“It is very unlikely that you will not have a recurrence,” my neuro-oncologist said softly, leaning in to fold his hands together, interlocking his fingers, “but you have many positive prognostic indicators in your favor, including your age, IDH1 mutation status, and general good health.” With this information—vague and uncertain to a newly diagnosed patient, a novice in this space, my nurse reached across from her chair to grasp my hand and my wife’s, one hand in each of hers, and she squeezed. The nonverbal communication conveyed more than words.
I am a recipient of the devastating diagnosis: glioblastoma.
I am 35-years old. I enjoy generally good health. Indeed, the recurring joke I tell to break the ice is, “other than, you know, the brain cancer, I’m very healthy.” My wife and I have three young kids, all boys, now six-years old and younger. At the time of diagnosis, I was an instructional design lead, overseeing a team of content developers at a medium-sized training and development contract firm. I hold a master’s degree in Philosophy, with a focus in the philosophy of science. Days before surgery, my neurosurgeon said to me, “I cannot believe the person I saw on those MRI images is the same person who is now sitting in my office,” ostensibly because I was functioning at a very high level, despite the 71mm primary brain tumor in my medial-right parietal lobe.
After enduring months of (undiagnosed) seizures, episodes of weakness and sensory issues impacting the left side of my body, and urging my general practitioner to continue ordering tests to get to the bottom of things, I was ordered to a stat MRI, which would reveal the mass and put in motion events leading to my diagnosis.
“Doc, do what you need to do, put me in a wheelchair, if you have to, but please protect as much higher level cognitive processing as you are able,” I naively pleaded to my neurosurgeon. A craniotomy and surgical resection, while I remained awake to maximize debulking and minimize loss of function, was the course of action recommended by the hospital’s tumor board. “That was a good procedure,” I reported to my wife before falling into a deep sleep in the neuro-ICU following surgery.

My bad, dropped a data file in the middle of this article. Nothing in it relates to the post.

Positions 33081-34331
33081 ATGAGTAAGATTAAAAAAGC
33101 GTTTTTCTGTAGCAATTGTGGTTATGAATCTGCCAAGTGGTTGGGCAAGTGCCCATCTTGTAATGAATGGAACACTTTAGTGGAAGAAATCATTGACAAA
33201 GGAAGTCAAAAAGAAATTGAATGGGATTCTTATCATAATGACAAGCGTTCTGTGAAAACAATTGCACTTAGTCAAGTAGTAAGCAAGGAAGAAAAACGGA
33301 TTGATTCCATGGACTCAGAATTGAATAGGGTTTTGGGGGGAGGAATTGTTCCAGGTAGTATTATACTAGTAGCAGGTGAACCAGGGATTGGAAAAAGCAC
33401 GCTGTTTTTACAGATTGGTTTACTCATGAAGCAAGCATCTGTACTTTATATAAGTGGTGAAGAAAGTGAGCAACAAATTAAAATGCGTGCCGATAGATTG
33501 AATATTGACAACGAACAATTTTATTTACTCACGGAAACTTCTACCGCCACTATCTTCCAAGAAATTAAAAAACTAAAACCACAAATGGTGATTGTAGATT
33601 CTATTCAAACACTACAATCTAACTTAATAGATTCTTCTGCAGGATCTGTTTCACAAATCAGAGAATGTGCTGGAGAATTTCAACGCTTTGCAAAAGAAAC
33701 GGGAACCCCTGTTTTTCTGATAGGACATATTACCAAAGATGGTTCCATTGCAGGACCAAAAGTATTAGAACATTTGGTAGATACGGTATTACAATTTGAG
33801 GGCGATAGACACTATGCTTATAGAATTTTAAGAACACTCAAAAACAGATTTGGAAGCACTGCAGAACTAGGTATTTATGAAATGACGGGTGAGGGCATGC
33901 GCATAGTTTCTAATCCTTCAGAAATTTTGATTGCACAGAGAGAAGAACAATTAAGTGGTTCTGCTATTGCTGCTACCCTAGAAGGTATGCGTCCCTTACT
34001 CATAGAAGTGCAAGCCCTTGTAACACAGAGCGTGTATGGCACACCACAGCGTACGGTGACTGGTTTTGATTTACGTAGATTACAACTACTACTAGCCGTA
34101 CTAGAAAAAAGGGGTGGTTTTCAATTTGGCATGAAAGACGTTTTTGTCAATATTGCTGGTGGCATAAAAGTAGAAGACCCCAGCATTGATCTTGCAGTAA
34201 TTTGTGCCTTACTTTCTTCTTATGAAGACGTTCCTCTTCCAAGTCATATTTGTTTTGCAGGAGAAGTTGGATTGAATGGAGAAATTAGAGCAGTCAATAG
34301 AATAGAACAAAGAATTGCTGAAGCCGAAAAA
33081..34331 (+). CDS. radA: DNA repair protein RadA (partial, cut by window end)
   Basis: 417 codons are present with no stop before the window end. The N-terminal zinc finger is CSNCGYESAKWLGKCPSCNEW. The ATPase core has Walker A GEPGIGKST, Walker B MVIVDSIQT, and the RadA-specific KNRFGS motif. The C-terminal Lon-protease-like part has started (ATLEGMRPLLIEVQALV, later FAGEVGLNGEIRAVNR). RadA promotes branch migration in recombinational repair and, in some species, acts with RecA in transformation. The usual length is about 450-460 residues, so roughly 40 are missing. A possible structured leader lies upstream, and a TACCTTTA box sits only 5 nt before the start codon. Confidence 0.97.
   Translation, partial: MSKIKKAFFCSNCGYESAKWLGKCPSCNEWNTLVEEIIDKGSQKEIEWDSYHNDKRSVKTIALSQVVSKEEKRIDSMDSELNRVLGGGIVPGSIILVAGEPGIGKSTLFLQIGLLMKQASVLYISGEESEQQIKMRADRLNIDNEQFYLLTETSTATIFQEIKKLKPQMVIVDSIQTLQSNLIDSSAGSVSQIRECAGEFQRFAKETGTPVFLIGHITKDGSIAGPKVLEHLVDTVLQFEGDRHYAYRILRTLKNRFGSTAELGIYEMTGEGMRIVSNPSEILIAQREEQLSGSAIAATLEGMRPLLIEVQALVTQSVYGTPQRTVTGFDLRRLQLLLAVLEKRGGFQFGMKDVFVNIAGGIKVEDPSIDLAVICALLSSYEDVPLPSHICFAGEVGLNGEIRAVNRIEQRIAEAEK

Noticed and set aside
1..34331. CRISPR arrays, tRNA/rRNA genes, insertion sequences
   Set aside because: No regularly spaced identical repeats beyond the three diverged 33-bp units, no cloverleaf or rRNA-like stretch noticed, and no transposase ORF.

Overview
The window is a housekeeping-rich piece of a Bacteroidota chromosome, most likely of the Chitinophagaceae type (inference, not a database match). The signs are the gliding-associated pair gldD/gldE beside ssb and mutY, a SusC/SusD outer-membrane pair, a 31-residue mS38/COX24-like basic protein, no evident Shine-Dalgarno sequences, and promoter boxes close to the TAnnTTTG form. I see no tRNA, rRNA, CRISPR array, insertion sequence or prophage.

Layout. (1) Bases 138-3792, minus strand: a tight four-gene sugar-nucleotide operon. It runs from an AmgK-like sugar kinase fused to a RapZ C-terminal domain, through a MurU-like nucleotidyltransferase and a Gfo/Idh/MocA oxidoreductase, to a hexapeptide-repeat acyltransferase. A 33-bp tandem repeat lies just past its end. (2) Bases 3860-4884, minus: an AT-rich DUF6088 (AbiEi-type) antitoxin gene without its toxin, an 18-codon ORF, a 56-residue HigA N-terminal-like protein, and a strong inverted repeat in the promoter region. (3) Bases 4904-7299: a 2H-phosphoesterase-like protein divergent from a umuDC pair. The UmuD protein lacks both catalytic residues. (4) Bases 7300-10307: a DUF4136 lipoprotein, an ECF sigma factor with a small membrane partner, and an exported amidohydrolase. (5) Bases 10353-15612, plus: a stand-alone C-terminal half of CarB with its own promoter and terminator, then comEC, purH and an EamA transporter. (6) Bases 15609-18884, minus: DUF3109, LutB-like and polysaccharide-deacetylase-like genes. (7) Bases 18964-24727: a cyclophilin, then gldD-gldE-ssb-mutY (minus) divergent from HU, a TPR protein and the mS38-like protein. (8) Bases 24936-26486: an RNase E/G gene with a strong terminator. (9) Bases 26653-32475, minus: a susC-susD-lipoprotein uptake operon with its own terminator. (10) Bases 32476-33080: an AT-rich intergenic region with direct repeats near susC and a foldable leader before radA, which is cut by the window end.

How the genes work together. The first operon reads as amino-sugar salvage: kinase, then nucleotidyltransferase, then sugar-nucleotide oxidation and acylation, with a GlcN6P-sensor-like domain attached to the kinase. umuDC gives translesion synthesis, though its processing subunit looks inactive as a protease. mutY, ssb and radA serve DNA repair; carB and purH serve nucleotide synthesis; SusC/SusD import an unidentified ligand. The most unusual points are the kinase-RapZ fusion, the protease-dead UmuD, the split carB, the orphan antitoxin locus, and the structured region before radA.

Twenty years younger than the median age of diagnosis, pushing through seizures at my cubicle, enduring an awake craniotomy, and returning to my favorite philosophy texts slowly but surely as I worked to recover lost function in the brain trauma unit of an inpatient acute rehabilitation facility, I felt compelled to share my experience with others.
I am responding to a sense of duty to speak on behalf of others in the brain tumor community who, for one reason or another, are not able, are not confident enough, or candidly, are no longer living, to speak for themselves. National Brain Tumor Society (NBTS) provides the platform for patients, survivors, caregivers, and all those millions of folks who are impacted one way or another by the nearly 700,000 Americans presently living with a primary brain tumor, and the nearly 80,000 more who are diagnosed annually, to tell our stories.
Weak with fatigue from radiation and chemotherapy, steadying my gait-instability with a cane because of tumor invasion in my motor and sensory cortex, and pre-planning activities to mitigate ongoing focal seizures, I feel my strongest telling my story, building relationships with newly diagnosed patients, survivors, and caregivers, and sitting in the congressional offices of our elected officials making salient and urgent the needs of the brain tumor community. These experiences, spinach to my Popeye, are made possible by NBTS. Our annual advocacy event, Head to the Hill, where we have a voice and presence in Congress; our hundreds of local community and signature events around the country where we raise awareness and dollars to fund research; our annual Scientific Summit where thought leaders in the neuro-oncology research space collaborate to advance understanding and treatment of brain tumors; the decades-long partnership with the Society for Neuro-Oncology (SNO) where NBTS does its part to support our clinical partners—all of these events and activities are made possible by NBTS, the tireless work of our advocates, and the generosity of our donors.
My kids, six-, four-, and two-years old, may have to say goodbye to their dad at tragically young ages. If I become an outlier in the brain tumor community living, let’s say, ten, twelve years, my oldest son will still only be 15- or 16-years old when I pass.
Friends, we can do better. We must do better. NBTS knows that we will do better because folks like me are fighting on the front lines to raise awareness, to raise money, to transform brain cancer from a deadly disease to a chronic, manageable condition, and yes, friends, ultimately to find a cure.
Please join us, our tent is big, our obstacles are great, but we are better and stronger together.
Adam Hayden is a philosopher of science, writer, speaker, and person living with advanced brain cancer (glioblastoma). Adam sits on a patient and caregiver advisory group with the National Brain Tumor Society, he co-moderates a monthly brain tumor Twitter-chat (#BTSM), and he blogs at http://www.Glioblastology.com. Adam is married, with three young children and lives with his family in Indianapolis, IN